Agree 158 (79%)

Strongly Disagree 8(4%)


8 24


The data above shows that above 90% of the respondents agree that their complaints
are properly solved, whenever they face any problem
Table 10.10
Growth rate of ITC

Excellent 20 (10%)

Bad 12 (6%)

Good 88 (44%)

Average 80 (40%)

50 88
10 12
Excellent Bad Good Average

The graph shows that 44% respondents said that the growth rate of ITC is good
and 40% said that its average and only 6% of the respondents think that the
growth rate of ITC is bad.
Table 10.11
Services of ITC

Excellent 34 (17%)

Bad 44 (24%)

Good 74 (37%)

Average 48 (24%)




The chart shows that only 31% of respondents marked services of ITC as bad while
rest of them marked ITC services as Excellent, Good & Average.
Table no. 10.12
Rating of ITC
1 8

2 64

3 34

4 76

5 18



40 76
20 35
1 2 3 4 5

From the data collected through questionnaire it is founded that the respondents has
give overall of 3.34 points to ITC from 5 and which is above average and can also b
called as good.
Findings & Recommendations

Analyzing and identifying major competitors. Keeping a tab on their strengths

and weakness

and accordingly preparing own strategy.

Increasing awareness for ITC products among the consumers and retailers.

Efficient marketing of products to retailers.

Increasing the efficiency of distribution system. Ensuring every shop in the area
must have

ITC’s product.

Appointing knowledgeable salesmen who can market products to retailers


Tie up with regional/local newspapers running competitions at the time of festive


There is vast distribution gap between ITC Bingo snacks and Frito-Lays which
has to be filled up in order to increase the sales for that ITC should consider:

(a)Width of Distribution: total number of outlets covered should be increase

in order to bridge the distribution gap. For that ITC should

(b)Increase the number of DS.

(c) Ready Stock: there are many areas around the city where supply through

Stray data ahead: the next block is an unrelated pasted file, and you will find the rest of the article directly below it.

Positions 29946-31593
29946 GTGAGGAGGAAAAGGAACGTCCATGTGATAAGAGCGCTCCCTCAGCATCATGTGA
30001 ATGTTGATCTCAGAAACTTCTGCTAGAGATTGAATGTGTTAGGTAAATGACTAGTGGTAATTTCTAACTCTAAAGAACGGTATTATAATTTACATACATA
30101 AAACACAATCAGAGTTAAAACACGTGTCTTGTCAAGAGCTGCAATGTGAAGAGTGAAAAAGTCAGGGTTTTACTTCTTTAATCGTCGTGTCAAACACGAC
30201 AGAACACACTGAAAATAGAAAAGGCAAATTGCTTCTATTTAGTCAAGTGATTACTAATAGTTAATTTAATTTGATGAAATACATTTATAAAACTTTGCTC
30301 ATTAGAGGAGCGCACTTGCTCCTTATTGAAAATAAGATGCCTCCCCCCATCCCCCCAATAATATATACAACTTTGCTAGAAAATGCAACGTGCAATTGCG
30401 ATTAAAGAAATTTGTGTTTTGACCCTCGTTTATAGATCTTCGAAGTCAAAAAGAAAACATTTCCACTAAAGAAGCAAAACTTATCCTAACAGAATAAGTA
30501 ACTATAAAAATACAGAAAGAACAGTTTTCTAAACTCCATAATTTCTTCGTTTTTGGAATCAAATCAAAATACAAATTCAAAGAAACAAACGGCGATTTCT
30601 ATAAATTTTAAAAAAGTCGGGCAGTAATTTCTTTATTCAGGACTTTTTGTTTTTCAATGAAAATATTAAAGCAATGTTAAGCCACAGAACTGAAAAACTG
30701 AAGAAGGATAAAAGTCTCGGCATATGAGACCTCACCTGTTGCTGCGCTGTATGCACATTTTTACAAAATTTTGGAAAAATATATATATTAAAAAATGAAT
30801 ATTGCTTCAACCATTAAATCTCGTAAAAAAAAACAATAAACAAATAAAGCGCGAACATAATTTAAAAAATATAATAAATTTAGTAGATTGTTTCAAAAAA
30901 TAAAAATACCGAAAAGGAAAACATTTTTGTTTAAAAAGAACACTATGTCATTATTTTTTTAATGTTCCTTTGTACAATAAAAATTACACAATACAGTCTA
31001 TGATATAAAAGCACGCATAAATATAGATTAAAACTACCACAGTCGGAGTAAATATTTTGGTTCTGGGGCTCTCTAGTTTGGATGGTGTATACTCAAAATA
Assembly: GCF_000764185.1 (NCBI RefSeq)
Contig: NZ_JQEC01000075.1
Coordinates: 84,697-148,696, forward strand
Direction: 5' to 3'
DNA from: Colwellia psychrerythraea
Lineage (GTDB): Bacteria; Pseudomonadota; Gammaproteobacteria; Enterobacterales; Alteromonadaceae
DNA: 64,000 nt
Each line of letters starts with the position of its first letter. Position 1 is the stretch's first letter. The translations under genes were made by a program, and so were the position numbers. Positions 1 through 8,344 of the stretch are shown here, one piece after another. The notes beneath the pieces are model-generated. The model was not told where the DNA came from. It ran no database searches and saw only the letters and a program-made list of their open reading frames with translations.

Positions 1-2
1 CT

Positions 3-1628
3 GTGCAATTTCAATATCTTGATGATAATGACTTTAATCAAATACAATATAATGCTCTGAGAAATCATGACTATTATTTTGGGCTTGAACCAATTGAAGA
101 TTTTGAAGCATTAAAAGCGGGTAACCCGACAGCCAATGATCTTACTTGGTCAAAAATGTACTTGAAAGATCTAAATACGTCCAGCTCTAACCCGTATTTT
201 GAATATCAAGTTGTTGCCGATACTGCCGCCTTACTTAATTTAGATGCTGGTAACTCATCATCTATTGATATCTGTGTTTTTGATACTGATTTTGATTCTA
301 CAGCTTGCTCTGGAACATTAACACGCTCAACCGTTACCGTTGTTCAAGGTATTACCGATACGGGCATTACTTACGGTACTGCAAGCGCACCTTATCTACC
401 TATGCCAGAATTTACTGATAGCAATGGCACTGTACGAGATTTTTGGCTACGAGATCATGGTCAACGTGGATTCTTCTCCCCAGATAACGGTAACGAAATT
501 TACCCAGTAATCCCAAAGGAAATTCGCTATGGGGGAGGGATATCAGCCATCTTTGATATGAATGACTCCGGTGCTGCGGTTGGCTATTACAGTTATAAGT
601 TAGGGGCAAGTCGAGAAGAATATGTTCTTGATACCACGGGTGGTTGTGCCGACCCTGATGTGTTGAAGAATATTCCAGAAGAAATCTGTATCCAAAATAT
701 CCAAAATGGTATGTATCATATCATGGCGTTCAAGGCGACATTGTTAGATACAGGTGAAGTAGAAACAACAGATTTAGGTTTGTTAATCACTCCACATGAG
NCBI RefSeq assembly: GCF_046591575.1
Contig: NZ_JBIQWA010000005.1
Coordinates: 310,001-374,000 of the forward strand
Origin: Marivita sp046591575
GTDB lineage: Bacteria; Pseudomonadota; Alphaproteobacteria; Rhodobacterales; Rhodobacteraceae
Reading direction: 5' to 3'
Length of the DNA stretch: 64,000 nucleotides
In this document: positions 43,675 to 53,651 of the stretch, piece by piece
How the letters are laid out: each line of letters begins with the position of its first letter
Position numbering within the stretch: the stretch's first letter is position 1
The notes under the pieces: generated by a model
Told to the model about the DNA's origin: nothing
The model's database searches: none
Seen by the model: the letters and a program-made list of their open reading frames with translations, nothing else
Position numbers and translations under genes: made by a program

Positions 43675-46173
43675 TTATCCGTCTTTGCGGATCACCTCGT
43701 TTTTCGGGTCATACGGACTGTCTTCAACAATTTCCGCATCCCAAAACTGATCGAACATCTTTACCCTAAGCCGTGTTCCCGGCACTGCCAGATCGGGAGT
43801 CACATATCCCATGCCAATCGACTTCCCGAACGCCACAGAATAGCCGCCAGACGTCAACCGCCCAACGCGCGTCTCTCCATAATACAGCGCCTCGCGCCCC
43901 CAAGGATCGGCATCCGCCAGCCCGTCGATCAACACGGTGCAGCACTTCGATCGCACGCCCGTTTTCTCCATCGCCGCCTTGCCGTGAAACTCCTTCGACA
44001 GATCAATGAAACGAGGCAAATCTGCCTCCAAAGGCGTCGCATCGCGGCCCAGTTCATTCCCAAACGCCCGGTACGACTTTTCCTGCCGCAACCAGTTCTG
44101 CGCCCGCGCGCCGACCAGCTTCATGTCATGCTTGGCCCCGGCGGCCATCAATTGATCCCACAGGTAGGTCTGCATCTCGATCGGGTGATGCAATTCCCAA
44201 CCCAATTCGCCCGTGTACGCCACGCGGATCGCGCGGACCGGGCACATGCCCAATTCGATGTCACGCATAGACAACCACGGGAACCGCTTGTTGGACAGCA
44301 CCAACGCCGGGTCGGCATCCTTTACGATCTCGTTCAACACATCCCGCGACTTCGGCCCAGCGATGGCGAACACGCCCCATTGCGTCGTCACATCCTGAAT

loading auto is not possible for that ready-stock should be made available.

We can increase the total margin given to retailers.

Limitations and Conclusion
The time period for the study was not enough for such a vast topic.
It was difficult for the salesmen to pinpoint the sales of a particular brand in
retail stores.
As the nature of research was exploratory so it was difficult to cover each and
Many retailers don’t express their original perception and views because of
Certain questions were not answered with justice.

From the above comparison it could be inferred that besides ITC is new in the
FMCG sector but
still it has managed to reach a level at which the other strong companies are. A score
of 3.34 is a
very good score at a point when the old competitors (leaders) are at a score of 3.8.

Lays has been around for a longer time and has its loyalists. Lays scores on
flavor while Bingo is crunchier. Right now Lays has the upper hand but
Bingo has a good thing going with new and innovative products like 'Mad
There is a need to put the image of our product Bingo in the mind of
customers before they come to purchase at shop.

There is need of more focus on the sales of Personal care products.


Retail coverage Area-Shimla


Q 1) Name of the retailer

__________________________________________. Q 2) Type of
retailer ______________________________________________. Q
3) Name of the DS covering the beat

Q 4) How many times does the DS comes?

a) Weekly c) Twice a week

b) Fortnightly d) Monthly

Q 5) How many times does the competitor’s DS comes?

a) Weekly c) Twice a week

c) Fortnightly d) Monthly
Q 6) Are the orders delivered to you on time?

a) Strongly agree c) Agree

c) Disagree d) Strongly disagree

Q 7) Are the orders of competitors delivered to you on time?

a) Strongly agree c) Agree

c) Disagree d) Strongly disagree

Q 8) How do you rate the services of competitors?

a) Excellent c) Good

b) Bad d) Average

Q 9) Which company is good in terms of services?

a) HUL d)Britannia

b) Frito-Lay e) Nestle

c) Godfrey Philips India

Q 10) Are your orders fulfilled properly?
a) Strongly agree c) Agree

b) Disagree d) Strongly disagree

Q 11) What is your perception about ITC’s distribution channel?

a) Excellent c) Good

b) Bad d) Average

Q 12) Are your complaints solved properly?

a) Strongly agree c) Agree

b) Disagree d) Strongly disagree

Q 13) What do you think about the growth rate of ITC?

a) Excellent c) Good

b) Bad d) Average

Q 14) How do you rate our services?

a) Excellent c) Good

b) Bad d) Average

Q 15) Rate ITC from 1 to 5.

a) 1 d) 2

b) 3 e) 4

c) 5

Research Methodology - Naresh Kumar Malhotra

Retail Management - Ogden
Competitive Analysis Of Itc Free Essays 1 – 20
ITC Competitors - Compare ITC Ltd with Competitors
Indian tobacco company
Hindustan Unilever Limited (HUL)
Proctor and Gamble (P&G)

Minat Terkait